Are you sure Asia’s rebound unsustainable?

    For starters, a good number of Asian countries have not been hit that badly by the recession as compared to the West. They are resilient to the nasty impact of the global financial upheaval, partly because of the saving habit of their nationals, and partly due to the strong and huge foreign reserves accumulated over the past decades.

    Cynics continue to argue (perhaps out of intense envy) that China’s recovery could be a fake (maybe out of boastfulness). I suppose the same argument can apply to the West too.

    August 15, 2009 at 4:47 am |
  2. francisca cardoso

    How does it feel revisiting this whole theme now ? Seems to me like a good time , one year later , and maybe people are sarting to accept a different prespective . How about puting the 2 moments in time side by side , of both East and West , and look into the deepness of what has started ?
    Cynics just argue, never deliver...and you can´t say they didn´t have their share of reasonable time since last year ! The "pause mode" as the kind recent label from Mr Greenspan seems rather suitable,doesn´t it ? And doesn´t even seem cynical at all to me. Instead it may be the full stop of a cycle.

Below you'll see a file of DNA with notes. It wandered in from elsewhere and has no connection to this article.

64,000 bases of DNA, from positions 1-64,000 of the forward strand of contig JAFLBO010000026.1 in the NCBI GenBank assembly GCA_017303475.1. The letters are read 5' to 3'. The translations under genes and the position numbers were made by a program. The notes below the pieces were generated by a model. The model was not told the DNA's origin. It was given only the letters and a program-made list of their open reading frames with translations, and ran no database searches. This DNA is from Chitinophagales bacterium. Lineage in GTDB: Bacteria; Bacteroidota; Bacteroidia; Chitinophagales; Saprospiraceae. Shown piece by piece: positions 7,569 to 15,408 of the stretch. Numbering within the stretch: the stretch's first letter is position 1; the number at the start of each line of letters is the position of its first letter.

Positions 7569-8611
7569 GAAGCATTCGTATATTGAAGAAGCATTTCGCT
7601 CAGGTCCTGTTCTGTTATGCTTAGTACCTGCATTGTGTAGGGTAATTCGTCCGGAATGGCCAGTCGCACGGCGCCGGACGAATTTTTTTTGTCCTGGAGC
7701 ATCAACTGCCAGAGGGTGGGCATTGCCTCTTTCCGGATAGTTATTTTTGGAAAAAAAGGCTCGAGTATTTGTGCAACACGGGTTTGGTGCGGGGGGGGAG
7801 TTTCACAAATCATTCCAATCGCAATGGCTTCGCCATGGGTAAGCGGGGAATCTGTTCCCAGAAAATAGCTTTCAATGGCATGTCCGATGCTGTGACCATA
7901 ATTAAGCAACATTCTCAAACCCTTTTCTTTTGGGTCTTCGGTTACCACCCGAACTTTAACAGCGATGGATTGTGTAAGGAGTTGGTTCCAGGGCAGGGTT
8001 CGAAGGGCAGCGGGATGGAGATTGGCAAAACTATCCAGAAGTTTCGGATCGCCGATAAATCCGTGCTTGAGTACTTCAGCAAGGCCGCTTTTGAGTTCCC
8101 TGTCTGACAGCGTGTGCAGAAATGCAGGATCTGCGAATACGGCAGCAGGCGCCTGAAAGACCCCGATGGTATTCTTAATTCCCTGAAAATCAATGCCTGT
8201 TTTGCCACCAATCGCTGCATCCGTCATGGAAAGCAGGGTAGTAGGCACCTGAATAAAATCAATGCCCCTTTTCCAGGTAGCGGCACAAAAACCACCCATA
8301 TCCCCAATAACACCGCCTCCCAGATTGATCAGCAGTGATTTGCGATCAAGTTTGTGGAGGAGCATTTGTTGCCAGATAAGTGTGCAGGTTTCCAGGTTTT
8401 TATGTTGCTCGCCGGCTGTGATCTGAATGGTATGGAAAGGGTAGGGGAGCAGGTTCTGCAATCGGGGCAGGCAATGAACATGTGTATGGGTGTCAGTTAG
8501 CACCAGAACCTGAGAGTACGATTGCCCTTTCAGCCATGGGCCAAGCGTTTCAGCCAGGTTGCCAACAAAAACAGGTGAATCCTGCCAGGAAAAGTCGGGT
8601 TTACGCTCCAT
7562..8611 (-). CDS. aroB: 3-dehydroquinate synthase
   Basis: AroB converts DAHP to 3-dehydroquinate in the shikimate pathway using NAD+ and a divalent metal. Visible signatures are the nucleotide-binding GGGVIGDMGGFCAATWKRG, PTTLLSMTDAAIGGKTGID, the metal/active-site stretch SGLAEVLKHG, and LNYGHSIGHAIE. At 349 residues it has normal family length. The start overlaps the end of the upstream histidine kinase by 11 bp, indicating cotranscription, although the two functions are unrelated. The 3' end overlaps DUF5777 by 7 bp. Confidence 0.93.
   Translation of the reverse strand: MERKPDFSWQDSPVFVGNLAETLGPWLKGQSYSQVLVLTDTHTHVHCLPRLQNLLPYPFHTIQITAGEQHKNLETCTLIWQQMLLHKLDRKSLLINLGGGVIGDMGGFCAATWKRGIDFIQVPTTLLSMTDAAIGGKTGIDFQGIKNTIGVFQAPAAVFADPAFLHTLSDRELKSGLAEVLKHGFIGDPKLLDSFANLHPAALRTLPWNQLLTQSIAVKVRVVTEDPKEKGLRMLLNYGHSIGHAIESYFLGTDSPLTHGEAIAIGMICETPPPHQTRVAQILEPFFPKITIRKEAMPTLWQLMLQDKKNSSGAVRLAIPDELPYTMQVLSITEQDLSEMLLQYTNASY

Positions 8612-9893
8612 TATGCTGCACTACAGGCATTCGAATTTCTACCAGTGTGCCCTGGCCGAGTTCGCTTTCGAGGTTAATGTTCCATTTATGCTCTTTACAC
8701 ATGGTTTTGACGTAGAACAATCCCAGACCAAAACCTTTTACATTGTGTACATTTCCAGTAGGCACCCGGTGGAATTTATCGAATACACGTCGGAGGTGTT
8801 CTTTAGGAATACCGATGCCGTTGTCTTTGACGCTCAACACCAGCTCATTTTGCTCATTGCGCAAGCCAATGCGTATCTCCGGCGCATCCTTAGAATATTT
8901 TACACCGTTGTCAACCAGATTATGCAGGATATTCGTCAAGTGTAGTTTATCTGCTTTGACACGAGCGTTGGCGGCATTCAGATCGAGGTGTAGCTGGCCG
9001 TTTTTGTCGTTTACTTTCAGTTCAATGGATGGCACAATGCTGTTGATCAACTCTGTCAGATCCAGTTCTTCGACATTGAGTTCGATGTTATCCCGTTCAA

It seems some are starting to look at the whole theme as relevant and strucural and not just like a game played with money , jobs and an economy relying on consume for...80% .
    What about the East ,now ? Soft landing, gentle manoeuvre to consume ... to credit .. maybe still a bit slow, but steady and dealing rather well with fear. And preparing for the long run and for adjustments .. just as meaningful is the scale, that different tool that offers you the kcaleidoscopic view and allows that long time to shorten and organise and grow for change most quickly as well.
    What a beautiful sky will shine over HK in the 2 -3 years to come ! And then,the other 2 when all will move on its one wheels, how will we look at time then?
    It may be the right time for another stop and review over the 2007 and 2010 moments , who knows ? Wonderful times from then on ? At least fast growing times and that will help who gets there ... sounds like the old story of mankind ? Maybe going back to the jungle was not so smart after all, and that, too ,could come as a nice starting point.

    August 2, 2010 at 11:29 pm |
  3. icon library

    I think, that yoku are not right. I am assured. Write to me in PM, we will talk.


    September 22, 2012 at 6:15 am |

Post a comment


CNN welcomes a lively and courteous discussion as long as you follow the Rules of Conduct set forth in our Terms of Service. Comments are not pre-screened before they post. You agree that anything you post may be used, along with your name and profile picture, in accordance with our Privacy Policy and the license you have granted pursuant to our Terms of Service.

About Business 360

CNN International's business anchors and correspondents get to grips with the issues affecting world business, and they want your questions and feedback.

Powered by VIP